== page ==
Most modern drilling jars are hydraulic. They are also usually double acting, meaning they can deliver an extra-heavy impact should the bottom hole assembly become stuck. They are intended to work as an integral part of the drill string, and can withstand high pressures and temperatures over a long period of time, making them suitable for long-term use.
With almost the same length and diameter specifications as standard drill collars, and with a similar connection strength and slip setting area, they may be used as a component of a stand of drill collars without difficulty.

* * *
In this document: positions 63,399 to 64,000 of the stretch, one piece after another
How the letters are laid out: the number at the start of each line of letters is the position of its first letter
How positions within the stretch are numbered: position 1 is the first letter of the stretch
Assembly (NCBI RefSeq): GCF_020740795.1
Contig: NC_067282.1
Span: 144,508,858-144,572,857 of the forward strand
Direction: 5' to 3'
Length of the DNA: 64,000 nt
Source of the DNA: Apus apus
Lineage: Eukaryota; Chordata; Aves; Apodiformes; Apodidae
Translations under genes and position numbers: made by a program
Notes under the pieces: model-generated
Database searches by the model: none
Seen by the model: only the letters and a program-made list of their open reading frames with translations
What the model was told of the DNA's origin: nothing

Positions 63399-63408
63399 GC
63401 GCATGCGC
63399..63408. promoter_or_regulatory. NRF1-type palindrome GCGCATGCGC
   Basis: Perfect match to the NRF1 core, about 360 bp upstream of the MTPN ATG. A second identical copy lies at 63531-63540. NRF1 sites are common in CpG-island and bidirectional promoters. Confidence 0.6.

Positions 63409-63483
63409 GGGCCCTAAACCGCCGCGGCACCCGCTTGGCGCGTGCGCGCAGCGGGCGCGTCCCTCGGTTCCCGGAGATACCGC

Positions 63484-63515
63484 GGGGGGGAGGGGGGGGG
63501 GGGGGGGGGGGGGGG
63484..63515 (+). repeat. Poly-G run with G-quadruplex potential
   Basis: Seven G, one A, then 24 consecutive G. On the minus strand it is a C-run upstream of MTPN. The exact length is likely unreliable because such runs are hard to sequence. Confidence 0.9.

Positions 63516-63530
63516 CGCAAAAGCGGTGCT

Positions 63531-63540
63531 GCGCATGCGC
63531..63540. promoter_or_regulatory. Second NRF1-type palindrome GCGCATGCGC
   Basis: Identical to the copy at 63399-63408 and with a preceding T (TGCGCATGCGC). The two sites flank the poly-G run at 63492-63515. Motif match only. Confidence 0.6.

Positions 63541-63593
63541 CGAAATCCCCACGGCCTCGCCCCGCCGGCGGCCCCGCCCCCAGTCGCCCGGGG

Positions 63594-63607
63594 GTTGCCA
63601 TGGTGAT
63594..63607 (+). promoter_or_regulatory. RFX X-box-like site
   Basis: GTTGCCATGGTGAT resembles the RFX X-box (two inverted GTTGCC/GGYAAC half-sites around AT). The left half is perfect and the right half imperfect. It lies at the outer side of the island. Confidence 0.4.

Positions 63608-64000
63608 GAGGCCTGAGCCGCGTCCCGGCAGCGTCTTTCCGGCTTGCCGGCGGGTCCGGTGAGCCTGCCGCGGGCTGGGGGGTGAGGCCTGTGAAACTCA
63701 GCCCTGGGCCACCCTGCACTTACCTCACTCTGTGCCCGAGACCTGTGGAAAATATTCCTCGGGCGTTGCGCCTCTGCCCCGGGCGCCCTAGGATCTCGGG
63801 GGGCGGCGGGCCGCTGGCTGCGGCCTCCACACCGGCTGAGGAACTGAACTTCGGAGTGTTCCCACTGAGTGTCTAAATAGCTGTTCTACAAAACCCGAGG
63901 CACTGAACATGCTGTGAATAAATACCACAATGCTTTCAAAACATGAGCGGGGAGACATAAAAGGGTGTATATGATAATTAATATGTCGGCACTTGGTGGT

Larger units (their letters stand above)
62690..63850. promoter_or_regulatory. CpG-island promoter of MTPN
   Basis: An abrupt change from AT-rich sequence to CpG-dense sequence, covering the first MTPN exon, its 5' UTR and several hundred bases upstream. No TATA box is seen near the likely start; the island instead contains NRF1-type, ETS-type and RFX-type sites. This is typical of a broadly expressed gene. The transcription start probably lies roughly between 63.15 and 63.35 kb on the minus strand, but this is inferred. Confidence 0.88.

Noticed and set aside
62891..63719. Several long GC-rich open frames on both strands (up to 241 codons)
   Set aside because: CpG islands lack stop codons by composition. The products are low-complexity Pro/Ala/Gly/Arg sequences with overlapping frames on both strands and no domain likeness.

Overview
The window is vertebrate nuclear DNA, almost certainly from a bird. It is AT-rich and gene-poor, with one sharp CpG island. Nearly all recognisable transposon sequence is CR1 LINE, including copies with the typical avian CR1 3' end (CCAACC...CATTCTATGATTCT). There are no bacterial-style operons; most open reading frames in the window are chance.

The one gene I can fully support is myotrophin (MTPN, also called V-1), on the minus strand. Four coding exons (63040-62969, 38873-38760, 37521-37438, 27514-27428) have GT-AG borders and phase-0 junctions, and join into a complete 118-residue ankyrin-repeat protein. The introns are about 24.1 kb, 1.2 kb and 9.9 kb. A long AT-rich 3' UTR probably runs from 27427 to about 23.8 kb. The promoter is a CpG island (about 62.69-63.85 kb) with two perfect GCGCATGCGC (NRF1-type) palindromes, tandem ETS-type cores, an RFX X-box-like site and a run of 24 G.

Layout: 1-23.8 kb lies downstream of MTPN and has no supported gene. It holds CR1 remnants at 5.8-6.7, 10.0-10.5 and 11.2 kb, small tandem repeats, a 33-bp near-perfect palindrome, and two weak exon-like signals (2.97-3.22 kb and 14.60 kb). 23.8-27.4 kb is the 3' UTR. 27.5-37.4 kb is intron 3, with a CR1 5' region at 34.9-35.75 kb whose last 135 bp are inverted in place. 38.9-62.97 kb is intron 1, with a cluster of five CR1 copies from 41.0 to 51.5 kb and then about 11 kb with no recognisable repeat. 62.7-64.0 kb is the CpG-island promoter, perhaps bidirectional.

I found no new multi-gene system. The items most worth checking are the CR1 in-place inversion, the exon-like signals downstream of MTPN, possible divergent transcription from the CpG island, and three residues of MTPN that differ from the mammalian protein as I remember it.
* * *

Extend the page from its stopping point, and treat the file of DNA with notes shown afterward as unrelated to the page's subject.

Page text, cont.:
Usually, jars will be used alongside accelerators, which are run above the jar and work automatically. They serve to amplify the impact force of the jar, and can even double it in some cases. They commonly use the compression of silicon to give added stored energy and optimize jar impact and free-travel distance in both directions. They also have the added benefit of dampening the dynamic load in the drillpipe, since they transmit shock waves poorly, thus helping reduce damage to both string and surface equipment.